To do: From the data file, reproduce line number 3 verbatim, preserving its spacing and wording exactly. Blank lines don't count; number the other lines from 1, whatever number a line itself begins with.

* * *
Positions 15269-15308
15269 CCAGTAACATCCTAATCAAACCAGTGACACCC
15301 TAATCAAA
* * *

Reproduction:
15301 TAATCAAA